December 22nd – Advent Day Twenty-Seven.

LUKE’S CHRISTMAS GOSPEL OF JESUS: A 30-Day Christmas-Time Devotional.

God’s Man: Joseph.

Luke 2: 3-4 (MsgB)

[3] Everyone had to travel to his own ancestral hometown to be accounted for. [4] So Joseph went from the Galilean town of Nazareth up to Bethlehem in Judah, David’s town, for the census. As a descendant of David, he had to go there.

Joseph of Nazareth.

We don’t really know a lot about Jesus’ earthly father, Joseph.

Unfortunately, Luke’s Christmas story doesn’t give us a great amount of detail about our good man, Joseph, and his life. And, of course, the gospels of Mark and John don’t even include the Christmas accounts. So, that leaves Matthew’s gospel to fill in a few of the gaps for us. We do know that his father’s name was Jacob (Matthew 1: 16) and that apparently Joseph was a carpenter, by trade. (Though, even that fact has been challenged by some historians – read more here)

Matthew gives us Joseph’s family tree. To a good Jew, which was Matthew’s primary audience, this family lineage would have proven to be very important biographical information. But to those of us around the globe who are non-Jewish, even Matthew’s account is not nearly as descriptive as we’d like.

Yet, while Matthew doesn’t give us much to hang our biographical hat on, we do find a wonderful glimpse on what kind of character was inside this man, Joseph of Nazareth.  In verses 18-25 in Matthew’s first chapter, we read this:

The birth of Jesus took place like this. His mother, Mary, was engaged to be married to Joseph. Before they came to the marriage bed, Joseph discovered she was pregnant. (It was by the Holy Spirit, but he didn’t know that.) Joseph, chagrined but noble, determined to take care of things quietly so Mary would not be disgraced. While he was trying to figure a way out, he had a dream. God’s angel spoke in the dream: “Joseph, son of David, don’t hesitate to get married. Mary’s pregnancy is Spirit-conceived. God’s Holy Spirit has made her pregnant. She will bring a son to birth, and when she does, you, Joseph, will name him Jesus—’God saves’—because he will save his people from their sins.” This would bring the prophet’s embryonic sermon to full term: Watch for this—a virgin will get pregnant and bear a son; They will name him Emmanuel (Hebrew for “God is with us”). Then Joseph woke up. He did exactly what God’s angel commanded in the dream: He married Mary. But he did not consummate the marriage until she had the baby. He named the baby Jesus.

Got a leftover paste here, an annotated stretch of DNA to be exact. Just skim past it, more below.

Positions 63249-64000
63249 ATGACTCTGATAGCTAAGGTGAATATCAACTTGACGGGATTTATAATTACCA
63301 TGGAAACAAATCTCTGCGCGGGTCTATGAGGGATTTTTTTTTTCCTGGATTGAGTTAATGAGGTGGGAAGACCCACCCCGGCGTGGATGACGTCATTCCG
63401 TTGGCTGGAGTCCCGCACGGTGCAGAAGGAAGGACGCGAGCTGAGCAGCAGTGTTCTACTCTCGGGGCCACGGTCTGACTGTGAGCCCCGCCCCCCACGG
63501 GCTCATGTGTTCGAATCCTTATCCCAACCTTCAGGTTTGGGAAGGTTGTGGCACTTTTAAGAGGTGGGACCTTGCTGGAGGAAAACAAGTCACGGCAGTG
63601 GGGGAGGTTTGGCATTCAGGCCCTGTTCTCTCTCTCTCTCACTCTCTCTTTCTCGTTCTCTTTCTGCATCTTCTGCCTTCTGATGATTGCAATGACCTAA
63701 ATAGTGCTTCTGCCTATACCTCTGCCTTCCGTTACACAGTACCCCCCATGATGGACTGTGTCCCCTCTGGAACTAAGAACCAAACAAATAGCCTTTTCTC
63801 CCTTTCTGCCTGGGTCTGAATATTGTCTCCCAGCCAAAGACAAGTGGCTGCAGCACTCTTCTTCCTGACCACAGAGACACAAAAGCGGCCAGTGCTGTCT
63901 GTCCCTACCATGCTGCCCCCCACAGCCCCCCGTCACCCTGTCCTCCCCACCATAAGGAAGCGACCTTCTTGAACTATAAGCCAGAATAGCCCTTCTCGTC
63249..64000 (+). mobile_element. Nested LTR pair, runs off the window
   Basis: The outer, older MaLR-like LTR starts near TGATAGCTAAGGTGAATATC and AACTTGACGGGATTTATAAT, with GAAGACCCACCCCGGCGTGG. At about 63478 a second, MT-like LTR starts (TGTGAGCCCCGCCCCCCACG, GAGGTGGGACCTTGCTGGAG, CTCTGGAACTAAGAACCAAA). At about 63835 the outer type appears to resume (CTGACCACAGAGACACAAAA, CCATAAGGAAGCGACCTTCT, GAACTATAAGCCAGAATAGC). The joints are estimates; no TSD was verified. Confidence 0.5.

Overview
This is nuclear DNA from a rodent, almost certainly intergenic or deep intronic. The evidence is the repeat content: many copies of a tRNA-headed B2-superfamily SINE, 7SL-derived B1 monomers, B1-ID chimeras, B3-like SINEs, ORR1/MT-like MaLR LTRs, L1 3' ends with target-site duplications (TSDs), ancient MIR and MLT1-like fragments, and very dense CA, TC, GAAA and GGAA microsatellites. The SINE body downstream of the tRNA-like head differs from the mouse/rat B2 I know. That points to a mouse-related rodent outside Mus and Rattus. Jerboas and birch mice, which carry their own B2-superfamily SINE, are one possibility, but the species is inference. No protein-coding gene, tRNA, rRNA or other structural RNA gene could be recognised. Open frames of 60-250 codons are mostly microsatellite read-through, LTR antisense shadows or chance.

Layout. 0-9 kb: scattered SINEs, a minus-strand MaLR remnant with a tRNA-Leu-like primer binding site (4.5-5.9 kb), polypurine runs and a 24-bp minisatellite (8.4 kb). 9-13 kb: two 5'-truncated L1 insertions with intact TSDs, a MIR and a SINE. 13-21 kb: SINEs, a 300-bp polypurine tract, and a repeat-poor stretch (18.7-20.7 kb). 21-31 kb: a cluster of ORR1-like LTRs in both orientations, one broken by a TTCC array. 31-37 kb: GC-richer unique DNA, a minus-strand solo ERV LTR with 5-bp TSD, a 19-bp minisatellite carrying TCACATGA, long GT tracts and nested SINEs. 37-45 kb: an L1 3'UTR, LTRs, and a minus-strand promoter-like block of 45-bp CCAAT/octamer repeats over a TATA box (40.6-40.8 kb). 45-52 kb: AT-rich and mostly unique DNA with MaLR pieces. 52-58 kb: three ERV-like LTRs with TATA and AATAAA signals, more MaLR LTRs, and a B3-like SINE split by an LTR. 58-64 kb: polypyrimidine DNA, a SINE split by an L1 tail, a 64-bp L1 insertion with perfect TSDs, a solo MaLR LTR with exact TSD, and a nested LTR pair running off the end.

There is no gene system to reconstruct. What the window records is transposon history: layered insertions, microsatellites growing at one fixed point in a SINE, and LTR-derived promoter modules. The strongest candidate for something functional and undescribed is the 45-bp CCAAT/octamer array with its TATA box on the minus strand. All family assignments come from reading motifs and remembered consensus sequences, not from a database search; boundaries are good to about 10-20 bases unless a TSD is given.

Matthew’s words here reveal a lot about this young man! Talk about a guy with good character. When faced with the public shame and uncertainty of reputation that arose when his fiancée was found pregnant, Joseph chooses to do the right thing, protecting Mary from the disgrace and possible death that could have resulted from this type of shocking betrayal.

In today’s world, a pregnancy outside of marriage is not much of a shocker. But in 1st century Israel, the idea of your betrothed getting pregnant before marriage is heresy. And the fact that Mary’s pregnancy did not happen through Joseph is enough to push this great sin over into the realm of mortal sin, punishable by death. Which, even by today’s standards, makes me all the more impressed at this young man, Joseph, don’t you think?